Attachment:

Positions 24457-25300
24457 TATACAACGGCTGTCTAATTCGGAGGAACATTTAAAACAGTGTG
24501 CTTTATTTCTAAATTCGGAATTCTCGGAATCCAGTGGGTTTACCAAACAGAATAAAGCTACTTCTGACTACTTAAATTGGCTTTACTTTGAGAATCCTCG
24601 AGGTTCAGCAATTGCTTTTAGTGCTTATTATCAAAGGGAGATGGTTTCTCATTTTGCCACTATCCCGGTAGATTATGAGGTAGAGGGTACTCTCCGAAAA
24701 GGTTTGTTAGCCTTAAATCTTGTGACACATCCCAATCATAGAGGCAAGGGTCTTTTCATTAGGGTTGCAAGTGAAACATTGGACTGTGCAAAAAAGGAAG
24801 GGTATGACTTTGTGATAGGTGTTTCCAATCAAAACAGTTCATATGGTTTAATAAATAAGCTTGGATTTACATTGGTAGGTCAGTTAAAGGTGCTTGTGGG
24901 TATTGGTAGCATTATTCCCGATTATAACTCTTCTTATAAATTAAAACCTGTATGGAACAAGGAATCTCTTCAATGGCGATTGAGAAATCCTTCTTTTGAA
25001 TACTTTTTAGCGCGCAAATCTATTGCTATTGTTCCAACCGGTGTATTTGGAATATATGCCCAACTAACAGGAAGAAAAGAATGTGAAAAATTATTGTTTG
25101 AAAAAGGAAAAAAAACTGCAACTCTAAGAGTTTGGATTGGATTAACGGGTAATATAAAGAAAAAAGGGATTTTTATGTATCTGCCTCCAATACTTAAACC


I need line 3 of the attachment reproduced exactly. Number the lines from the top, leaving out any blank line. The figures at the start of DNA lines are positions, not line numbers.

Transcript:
24501 CTTTATTTCTAAATTCGGAATTCTCGGAATCCAGTGGGTTTACCAAACAGAATAAAGCTACTTCTGACTACTTAAATTGGCTTTACTTTGAGAATCCTCG